I don’t know if you are aware, but this Saturday it is Armed Forces Day a day dedicated to raising awareness of the work done by British Armed Forces and giving people the opportunity to show their support for the whole Armed Forces community.
A few weeks ago my husband, daughter and I stayed with a family we have known for years, whilst our friend was getting ready for a posting. I was struck by what a job being a forces wife and mother is as my friend had to support her husband, prepare the children for Daddy’s absence and ready herself to be a single mum for the next little while. I wanted to write something for More than a Mum about how in awe I am of forces partners and how the role should come with it’s own job description, and then I came upon an idea. We decided that we should have posts from the Mums themselves explaining the highs and lows of being a wife and mother within the Services.
Our first post guest post comes from Karen and she tells us the challenges of giving up on some of your own dreams in order to support your family.
I was in the Forces and with my husband long before I was a mum so you would think I would be more prepared than most for being a Forces wife and mother – how wrong I was!
There is something very unique about being married to someone in the Armed Forces. What they do is not just a job. It is a vocation, a passion and something which can quickly become all encompassing. You, as a wife and mother, have to take a big step back from the person you were to become the person you have to be. I, for one, was a successful business person with ambition and drive and a passion to carry on being successful. This, however, is very difficult when you are moved every two years to a different base and, often, a different country. Employers are understandably reluctant to take on an employee on whom they would spend time and money on who will move on in less than 18 months. Running your own business is almost impossible.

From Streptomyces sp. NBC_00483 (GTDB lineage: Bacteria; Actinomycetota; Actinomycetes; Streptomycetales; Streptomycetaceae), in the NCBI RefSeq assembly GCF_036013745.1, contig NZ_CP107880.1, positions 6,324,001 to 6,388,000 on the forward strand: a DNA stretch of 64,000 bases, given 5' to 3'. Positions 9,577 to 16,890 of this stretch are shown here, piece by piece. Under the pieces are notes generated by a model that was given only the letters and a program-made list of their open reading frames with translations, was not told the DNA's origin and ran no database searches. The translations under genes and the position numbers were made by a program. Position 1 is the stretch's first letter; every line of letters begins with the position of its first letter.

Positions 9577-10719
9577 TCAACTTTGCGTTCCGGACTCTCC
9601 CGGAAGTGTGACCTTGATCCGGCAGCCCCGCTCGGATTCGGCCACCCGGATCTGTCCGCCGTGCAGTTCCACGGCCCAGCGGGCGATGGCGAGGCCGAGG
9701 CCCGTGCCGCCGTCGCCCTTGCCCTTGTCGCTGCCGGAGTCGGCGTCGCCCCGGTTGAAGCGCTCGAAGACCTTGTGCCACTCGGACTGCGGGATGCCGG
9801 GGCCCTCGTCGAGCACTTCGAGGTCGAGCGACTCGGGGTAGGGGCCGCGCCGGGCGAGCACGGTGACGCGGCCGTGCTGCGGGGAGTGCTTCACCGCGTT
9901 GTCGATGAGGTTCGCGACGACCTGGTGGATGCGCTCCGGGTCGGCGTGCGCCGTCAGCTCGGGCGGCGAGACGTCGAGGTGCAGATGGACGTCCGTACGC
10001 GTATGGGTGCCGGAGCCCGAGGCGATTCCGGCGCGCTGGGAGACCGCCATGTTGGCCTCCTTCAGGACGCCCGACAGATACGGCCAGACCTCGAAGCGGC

But, by far, the biggest challenge is being a Force’s mum. There are some jobs in the military when your husband comes home every night at 5.30pm having left at 8am – almost like an ordinary family – but these are few and far between. My husband is a fast jet navigator and has been away from his family on many, many occasions; from training missions in Las Vegas to war in Iraq and Afghanistan.
As a mum you are thrown into the role of single mother without being surrounded by your support network of family and close friends. You have to be there for your child whilst desperately needing support yourself. No-one teaches you how to explain to your child that Daddy is fighting the bad guys and might not come home or, if he does, that it might take a bit of time to get back to being normal Daddy again.
You have to be able to run the house and the finances and everything else but be able to give up some of that power when your husband returns. It is a juggling act that you have to become an expert in very quickly.
When you hear of our brave men and women on the front line in Afghanistan please remember there are also families back in the UK fighting their own battles every day.
Thanks for Karen for providing us with such a powerful opening blog. If you want to find out more about Armed Forces Day, click here. We’ll have more stories of highs and lows from Forces Mums over the course of the week. If you’d like your story to feature, you can either comment here or send us your contribution to firstname.lastname@example.org we’d love to hear from you.